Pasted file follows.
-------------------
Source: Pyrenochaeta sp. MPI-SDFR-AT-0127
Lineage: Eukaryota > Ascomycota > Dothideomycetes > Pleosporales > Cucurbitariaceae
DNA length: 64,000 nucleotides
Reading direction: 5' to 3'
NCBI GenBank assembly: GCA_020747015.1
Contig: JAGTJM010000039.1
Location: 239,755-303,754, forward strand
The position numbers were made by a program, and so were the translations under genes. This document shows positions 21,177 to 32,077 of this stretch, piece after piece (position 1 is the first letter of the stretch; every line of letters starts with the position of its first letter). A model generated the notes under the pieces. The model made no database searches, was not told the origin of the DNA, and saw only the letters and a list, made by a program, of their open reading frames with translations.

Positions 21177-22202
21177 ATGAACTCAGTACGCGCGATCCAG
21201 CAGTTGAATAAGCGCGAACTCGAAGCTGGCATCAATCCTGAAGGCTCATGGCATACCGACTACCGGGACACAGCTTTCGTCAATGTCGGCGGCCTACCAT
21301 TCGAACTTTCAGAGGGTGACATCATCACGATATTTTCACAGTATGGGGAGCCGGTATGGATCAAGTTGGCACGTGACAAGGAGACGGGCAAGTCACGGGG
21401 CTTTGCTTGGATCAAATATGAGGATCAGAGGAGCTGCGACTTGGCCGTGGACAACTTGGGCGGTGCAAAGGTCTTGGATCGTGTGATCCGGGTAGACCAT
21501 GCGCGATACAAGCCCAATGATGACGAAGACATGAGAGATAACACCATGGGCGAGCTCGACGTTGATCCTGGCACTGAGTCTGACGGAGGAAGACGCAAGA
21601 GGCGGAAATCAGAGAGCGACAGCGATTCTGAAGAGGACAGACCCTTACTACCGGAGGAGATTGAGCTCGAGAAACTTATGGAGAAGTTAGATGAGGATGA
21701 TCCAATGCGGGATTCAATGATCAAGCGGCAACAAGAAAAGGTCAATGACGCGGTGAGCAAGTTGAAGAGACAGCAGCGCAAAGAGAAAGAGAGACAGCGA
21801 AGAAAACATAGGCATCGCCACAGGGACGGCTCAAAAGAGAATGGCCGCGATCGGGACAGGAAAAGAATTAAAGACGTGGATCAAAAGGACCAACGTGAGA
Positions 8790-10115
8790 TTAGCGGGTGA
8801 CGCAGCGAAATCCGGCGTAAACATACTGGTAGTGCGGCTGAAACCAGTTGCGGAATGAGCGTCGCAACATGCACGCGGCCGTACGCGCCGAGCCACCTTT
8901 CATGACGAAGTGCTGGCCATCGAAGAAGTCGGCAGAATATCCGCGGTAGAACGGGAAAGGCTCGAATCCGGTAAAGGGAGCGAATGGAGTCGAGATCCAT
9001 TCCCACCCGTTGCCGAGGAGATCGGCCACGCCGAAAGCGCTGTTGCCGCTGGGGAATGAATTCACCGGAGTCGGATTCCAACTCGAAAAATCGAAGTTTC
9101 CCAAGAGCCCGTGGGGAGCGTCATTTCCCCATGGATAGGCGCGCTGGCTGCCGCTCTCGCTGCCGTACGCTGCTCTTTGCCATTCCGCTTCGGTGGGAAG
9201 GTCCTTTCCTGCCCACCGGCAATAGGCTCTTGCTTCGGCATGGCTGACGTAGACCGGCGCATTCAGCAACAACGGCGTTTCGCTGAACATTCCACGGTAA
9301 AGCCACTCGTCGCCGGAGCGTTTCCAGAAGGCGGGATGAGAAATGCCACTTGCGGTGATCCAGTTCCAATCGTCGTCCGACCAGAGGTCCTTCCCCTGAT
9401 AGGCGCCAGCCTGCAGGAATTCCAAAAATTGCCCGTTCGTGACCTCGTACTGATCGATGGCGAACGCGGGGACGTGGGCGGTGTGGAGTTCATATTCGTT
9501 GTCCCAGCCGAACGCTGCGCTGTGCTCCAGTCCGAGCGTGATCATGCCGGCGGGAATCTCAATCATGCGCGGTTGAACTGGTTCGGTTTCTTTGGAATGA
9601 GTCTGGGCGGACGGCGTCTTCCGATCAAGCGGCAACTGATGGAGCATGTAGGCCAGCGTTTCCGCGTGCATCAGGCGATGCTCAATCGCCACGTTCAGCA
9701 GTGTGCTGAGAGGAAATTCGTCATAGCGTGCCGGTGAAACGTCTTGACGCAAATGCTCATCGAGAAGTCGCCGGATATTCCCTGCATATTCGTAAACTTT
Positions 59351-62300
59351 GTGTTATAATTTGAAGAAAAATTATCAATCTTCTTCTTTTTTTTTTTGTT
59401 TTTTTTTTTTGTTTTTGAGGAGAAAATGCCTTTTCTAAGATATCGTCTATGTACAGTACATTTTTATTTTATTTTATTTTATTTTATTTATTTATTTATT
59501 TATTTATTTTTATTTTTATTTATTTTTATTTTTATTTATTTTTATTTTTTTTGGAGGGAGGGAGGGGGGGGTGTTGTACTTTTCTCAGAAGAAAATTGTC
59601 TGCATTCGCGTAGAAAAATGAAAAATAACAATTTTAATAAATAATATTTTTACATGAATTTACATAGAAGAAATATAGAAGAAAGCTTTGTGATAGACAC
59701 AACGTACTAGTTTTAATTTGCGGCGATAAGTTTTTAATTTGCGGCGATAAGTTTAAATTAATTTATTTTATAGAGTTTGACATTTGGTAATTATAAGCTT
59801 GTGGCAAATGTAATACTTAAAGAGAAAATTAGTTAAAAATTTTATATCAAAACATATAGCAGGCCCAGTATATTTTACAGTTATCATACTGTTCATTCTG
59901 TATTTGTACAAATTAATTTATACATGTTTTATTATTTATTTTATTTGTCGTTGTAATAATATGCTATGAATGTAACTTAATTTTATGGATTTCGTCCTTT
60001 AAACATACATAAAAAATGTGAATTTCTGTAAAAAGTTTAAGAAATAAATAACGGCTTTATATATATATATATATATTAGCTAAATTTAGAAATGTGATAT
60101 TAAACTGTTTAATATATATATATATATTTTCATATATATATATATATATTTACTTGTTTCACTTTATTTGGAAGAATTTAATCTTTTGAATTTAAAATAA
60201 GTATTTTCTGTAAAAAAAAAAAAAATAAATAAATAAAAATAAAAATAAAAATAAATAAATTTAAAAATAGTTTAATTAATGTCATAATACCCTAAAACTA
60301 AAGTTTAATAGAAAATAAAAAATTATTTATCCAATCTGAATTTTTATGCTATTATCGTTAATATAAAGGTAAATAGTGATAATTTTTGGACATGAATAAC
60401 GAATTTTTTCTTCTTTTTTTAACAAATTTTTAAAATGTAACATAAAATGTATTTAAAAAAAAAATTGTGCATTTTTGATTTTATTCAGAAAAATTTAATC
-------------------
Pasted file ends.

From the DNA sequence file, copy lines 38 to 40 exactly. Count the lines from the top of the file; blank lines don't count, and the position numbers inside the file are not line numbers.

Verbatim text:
60001 AAACATACATAAAAAATGTGAATTTCTGTAAAAAGTTTAAGAAATAAATAACGGCTTTATATATATATATATATATTAGCTAAATTTAGAAATGTGATAT
60101 TAAACTGTTTAATATATATATATATATTTTCATATATATATATATATATTTACTTGTTTCACTTTATTTGGAAGAATTTAATCTTTTGAATTTAAAATAA
60201 GTATTTTCTGTAAAAAAAAAAAAAATAAATAAATAAAAATAAAAATAAAAATAAATAAATTTAAAAATAGTTTAATTAATGTCATAATACCCTAAAACTA